Concussion Awareness Day: Brain Injury Facts You Should Know
Among the most common types of traumatic brain injuries are concussions. According to the Concussion Legacy Foundation, an estimated 3 million people sustain concussions that require emergency medical care.
Unfortunately, many people sustain concussions due to a serious (and often preventable) accident, such as a motor vehicle crash or a slip and fall. But what is a concussion? How do they happen? What are the warning signs of a concussion?
These are common questions that explain why health officials created National Concussion Awareness Day, which will take place this year on Sept. 16. Concussion Awareness Day was adopted "to start a conversation to increase concussion awareness nationally, raise funds for brain injury charitable organizations and show support for those suffering," according to the campaign's website.
What is a concussion?
A concussion is a medical term for a traumatic brain injury, typically caused by a direct blow to the head or rapid movement that causes the brain to bounce off the inside of the skull. Often, a concussion involves an injury to the brain that can change how the brain works. Such changes can be physical, emotional, or cognitive, a medical term for how the brain works.
Many times, concussions are referred to as mild traumatic brain injuries (mTBI). However, there's usually nothing mild about a concussion. And depending on the severity of the concussion, how many concussions someone has previously sustained, and other factors, some concussions can cause permanent brain damage.
This is why it's critical for concussion victims to see a doctor right away. Serious medical problems can develop if a concussion is not properly diagnosed and treated in a timely manner.
Common concussion symptoms
There are many warning signs that you or a loved one has sustained a concussion. Some of these symptoms result in physical, emotional, or mental changes. Common concussion symptoms often include:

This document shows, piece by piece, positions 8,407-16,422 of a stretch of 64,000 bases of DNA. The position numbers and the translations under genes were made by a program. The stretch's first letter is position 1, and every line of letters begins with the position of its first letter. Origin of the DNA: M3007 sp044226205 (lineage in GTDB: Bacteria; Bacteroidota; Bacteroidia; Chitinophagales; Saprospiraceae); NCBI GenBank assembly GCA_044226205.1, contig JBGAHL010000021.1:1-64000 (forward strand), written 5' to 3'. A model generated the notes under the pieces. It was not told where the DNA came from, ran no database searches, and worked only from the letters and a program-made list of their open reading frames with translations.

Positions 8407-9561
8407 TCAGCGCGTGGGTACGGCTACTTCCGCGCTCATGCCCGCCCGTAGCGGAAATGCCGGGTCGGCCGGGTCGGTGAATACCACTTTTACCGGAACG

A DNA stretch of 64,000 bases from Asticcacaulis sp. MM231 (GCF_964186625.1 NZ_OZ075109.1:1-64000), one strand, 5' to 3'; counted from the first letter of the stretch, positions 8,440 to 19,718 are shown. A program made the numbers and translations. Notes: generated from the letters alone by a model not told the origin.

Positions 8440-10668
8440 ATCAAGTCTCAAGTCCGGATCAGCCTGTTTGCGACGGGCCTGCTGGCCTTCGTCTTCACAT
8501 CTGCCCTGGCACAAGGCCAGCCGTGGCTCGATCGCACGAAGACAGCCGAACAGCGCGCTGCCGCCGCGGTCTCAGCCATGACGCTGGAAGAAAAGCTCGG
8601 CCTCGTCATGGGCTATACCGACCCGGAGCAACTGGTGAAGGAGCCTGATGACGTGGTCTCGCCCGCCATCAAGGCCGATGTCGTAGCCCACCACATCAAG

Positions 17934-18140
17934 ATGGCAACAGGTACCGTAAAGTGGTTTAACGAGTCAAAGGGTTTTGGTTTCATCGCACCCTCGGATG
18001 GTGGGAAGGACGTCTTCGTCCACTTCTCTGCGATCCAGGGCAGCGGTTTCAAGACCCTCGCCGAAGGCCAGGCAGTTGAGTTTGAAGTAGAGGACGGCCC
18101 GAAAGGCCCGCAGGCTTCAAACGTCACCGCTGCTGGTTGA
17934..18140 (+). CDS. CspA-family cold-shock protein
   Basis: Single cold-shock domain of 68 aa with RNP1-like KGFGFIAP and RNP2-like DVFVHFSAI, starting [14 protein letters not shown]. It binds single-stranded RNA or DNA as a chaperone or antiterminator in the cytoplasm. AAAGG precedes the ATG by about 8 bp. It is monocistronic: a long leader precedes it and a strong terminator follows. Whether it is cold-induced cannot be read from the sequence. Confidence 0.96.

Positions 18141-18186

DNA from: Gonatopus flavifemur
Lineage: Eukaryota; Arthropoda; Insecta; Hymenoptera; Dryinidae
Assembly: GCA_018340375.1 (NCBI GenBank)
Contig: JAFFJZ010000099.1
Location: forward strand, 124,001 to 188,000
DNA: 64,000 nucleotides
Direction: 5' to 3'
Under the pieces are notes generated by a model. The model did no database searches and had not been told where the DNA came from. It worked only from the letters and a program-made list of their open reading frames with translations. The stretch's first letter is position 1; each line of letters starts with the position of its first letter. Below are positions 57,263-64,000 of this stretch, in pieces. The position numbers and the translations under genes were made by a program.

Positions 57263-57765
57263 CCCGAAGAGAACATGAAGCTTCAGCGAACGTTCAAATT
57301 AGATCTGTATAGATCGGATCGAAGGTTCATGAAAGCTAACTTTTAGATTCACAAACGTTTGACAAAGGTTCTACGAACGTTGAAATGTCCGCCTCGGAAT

- Excessive tiredness
- Difficulty concentrating
- Poor balance
- Memory lapses
Some concussion symptoms take several hours or days to develop. That means even if you feel fine immediately after injuring your head, you might have a concussion and not even realize it. Delayed concussion symptoms are common. This is why you should always see a doctor if you injure your head and never try to diagnose yourself.
How concussions happen
People often sustain concussions in slip and fall accidents. Specifically, 48 percent of emergency room visits for traumatic brain injuries involve slip and falls, according to the Concussion Legacy Foundation.
The second most common cause of concussions is being hit in the head, which accounts for 17 percent of concussions that require emergency medical care.
Sports-related injuries are another common cause of concussions, according to the Centers for Disease Control and Prevention (CDC). This is especially true among teenagers, who sustain 2.5 million concussions annually due to sports-related injuries and other accidents.
When to contact a brain injury attorney
Lasso Injury Law is the law firm you want on your side if you or a loved one sustained a concussion in a Las Vegas accident. We know how the civil justice system works in Nevada, we know the courts in Clark County, and we know how to build a strong legal case to get you the results you deserve. In addition, we offer contingency fee agreements. That means you pay no fees unless we win your case.
Discover what our law firm can do for you. Contact us today and schedule a free consultation to learn more about how a Las Vegas brain injury attorney can help you.